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Water vapor flux in tropical lowland rice.
Environ Monit Assess. 2019 Aug 09; 191(9):550.EM

Abstract

A field experiment was conducted at Indian Council of Agricultural Research-National Rice Research Institute, Cuttack, Odisha, India in the dry seasons of 2015 and 2016 to assess the water vapor flux (FH2O) and its relationship with other climatic variables. The FH2O and climatic variables were measured by an eddy covariance system and a micrometeorological observatory. Daily mean FH2O during the dry seasons of 2015 and 2016 were 0.009-0.092 g m-2 s-1 and 0.014-0.101 g m-2 s-1, respectively. Seasonal average FH2O was 14.6% higher in 2016 than that in 2015. Diurnal variation for FH2O showed a bell-shaped curve with its peak at 13:30-14:00 Indian Standard Time (IST) in both the years. Carbon dioxide flux was found higher with rise in FH2O. This relationship was stronger at higher vapor pressure deficit (VPD) (20 ≤ VPD ≤ 40 and VPD > 40 hPa). The FH2O showed significant positive correlation with latent heat flux, net radiation flux, photosynthatically active radiation, air, water and soil temperatures, shortwave down and upwell radiations, maximum and minimum temperatures, evaporation, and relative humidity in both the years. Principal component analysis showed that FH2O was very close to latent heat flux in both the years (Pearson correlation coefficient close to 1). The two-dimensional observation map of the principal component F1 and F2 showed the observations taken during the vegetative stage and panicle initiation stage, and flowering stage and maturity stage were closer to each other. It can be concluded that the most important climatic variables controlling the FH2O were latent heat of vaporization, net radiation, air temperature, soil temperatures, and water temperature.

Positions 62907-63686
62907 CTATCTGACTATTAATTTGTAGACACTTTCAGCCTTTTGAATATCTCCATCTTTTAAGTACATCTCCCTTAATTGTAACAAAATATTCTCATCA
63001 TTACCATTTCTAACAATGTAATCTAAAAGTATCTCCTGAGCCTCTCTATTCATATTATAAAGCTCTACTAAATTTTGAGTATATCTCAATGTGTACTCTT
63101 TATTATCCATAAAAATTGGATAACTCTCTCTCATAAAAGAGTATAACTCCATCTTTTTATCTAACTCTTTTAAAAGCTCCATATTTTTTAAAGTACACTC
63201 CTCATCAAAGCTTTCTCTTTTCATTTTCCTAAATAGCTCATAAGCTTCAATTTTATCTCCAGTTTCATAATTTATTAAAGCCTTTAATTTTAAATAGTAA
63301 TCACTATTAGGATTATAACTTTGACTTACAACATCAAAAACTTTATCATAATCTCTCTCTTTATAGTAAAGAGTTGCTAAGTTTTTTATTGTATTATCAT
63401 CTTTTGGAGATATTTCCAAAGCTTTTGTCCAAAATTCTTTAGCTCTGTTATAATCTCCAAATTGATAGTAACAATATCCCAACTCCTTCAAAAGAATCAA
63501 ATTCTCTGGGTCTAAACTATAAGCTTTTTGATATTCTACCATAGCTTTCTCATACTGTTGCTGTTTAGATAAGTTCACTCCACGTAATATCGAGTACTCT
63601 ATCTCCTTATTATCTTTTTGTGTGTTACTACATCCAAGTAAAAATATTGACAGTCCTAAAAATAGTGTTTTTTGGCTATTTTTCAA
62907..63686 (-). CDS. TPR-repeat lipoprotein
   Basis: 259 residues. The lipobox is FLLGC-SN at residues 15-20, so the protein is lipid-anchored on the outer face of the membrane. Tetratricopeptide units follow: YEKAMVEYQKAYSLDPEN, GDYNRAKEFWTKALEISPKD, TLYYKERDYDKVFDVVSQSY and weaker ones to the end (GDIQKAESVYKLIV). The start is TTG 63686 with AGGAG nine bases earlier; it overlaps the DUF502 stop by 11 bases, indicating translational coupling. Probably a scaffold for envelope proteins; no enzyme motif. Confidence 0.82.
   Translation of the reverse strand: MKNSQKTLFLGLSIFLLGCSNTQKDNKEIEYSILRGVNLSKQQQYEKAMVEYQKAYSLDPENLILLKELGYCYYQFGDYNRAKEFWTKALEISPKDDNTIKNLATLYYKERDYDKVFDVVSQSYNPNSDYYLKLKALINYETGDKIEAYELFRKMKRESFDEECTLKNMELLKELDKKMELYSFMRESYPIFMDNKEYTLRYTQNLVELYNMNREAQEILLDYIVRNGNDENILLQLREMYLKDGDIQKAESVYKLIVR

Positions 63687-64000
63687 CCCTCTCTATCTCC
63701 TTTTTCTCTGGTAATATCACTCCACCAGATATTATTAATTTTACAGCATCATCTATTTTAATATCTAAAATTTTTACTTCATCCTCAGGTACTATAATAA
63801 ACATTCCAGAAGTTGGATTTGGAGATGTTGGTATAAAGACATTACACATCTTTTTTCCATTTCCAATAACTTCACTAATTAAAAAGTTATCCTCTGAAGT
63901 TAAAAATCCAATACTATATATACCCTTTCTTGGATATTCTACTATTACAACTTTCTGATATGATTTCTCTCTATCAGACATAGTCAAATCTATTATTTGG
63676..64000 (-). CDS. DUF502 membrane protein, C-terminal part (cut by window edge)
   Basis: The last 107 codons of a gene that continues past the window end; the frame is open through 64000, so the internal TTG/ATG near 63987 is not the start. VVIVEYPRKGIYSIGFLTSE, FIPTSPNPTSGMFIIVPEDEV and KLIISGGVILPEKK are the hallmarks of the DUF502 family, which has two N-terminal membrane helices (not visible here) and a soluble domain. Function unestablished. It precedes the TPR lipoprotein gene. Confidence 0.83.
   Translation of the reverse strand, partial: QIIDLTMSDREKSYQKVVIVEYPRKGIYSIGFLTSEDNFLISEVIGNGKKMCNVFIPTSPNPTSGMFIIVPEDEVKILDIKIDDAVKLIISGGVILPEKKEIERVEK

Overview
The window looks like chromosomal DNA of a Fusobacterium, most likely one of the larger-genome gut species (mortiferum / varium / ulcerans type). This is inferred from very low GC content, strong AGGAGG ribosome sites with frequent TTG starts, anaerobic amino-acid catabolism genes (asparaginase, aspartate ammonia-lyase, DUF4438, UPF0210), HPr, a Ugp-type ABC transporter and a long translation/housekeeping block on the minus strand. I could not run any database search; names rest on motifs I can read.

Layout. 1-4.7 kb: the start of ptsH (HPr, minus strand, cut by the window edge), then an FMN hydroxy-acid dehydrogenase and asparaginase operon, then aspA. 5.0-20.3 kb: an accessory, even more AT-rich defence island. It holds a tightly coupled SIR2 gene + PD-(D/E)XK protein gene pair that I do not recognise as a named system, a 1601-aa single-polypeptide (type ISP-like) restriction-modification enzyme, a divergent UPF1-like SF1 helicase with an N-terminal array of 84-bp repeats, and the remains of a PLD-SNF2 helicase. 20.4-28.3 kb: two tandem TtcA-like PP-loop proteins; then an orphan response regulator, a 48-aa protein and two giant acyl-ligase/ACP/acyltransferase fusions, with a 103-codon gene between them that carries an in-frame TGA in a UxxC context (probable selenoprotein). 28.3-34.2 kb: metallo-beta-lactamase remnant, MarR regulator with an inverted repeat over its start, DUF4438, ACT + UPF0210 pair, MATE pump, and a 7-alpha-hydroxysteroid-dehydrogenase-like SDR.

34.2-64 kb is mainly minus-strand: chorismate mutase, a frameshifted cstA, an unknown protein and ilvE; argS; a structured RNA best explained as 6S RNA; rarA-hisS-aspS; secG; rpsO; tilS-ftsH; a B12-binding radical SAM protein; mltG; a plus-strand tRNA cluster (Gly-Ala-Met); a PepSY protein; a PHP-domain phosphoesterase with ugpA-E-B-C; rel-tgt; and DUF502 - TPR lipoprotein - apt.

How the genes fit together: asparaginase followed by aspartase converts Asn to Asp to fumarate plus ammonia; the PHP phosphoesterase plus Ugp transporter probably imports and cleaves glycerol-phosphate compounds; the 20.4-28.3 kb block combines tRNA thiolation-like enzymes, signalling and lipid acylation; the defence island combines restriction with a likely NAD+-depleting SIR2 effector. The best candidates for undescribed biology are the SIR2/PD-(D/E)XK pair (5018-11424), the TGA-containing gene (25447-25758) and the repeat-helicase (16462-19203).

Authors+Show Affiliations

Division of Crop Production, National Rice Research Institute, -753006, Cuttack, Odisha, India.Division of Crop Production, National Rice Research Institute, -753006, Cuttack, Odisha, India. aknayak20@yahoo.com.Division of Crop Production, National Rice Research Institute, -753006, Cuttack, Odisha, India.Division of Crop Production, National Rice Research Institute, -753006, Cuttack, Odisha, India.Division of Crop Production, National Rice Research Institute, -753006, Cuttack, Odisha, India.Division of Crop Production, National Rice Research Institute, -753006, Cuttack, Odisha, India.Division of Crop Production, National Rice Research Institute, -753006, Cuttack, Odisha, India.Division of Crop Production, National Rice Research Institute, -753006, Cuttack, Odisha, India.Division of Crop Production, National Rice Research Institute, -753006, Cuttack, Odisha, India.Division of Crop Production, National Rice Research Institute, -753006, Cuttack, Odisha, India.Division of Crop Production, National Rice Research Institute, -753006, Cuttack, Odisha, India.Division of Crop Production, National Rice Research Institute, -753006, Cuttack, Odisha, India.

Pub Type(s)

Journal Article

Language

eng

PubMed ID

31396767

Citation

Chatterjee, Dibyendu, et al. "Water Vapor Flux in Tropical Lowland Rice." Environmental Monitoring and Assessment, vol. 191, no. 9, 2019, p. 550.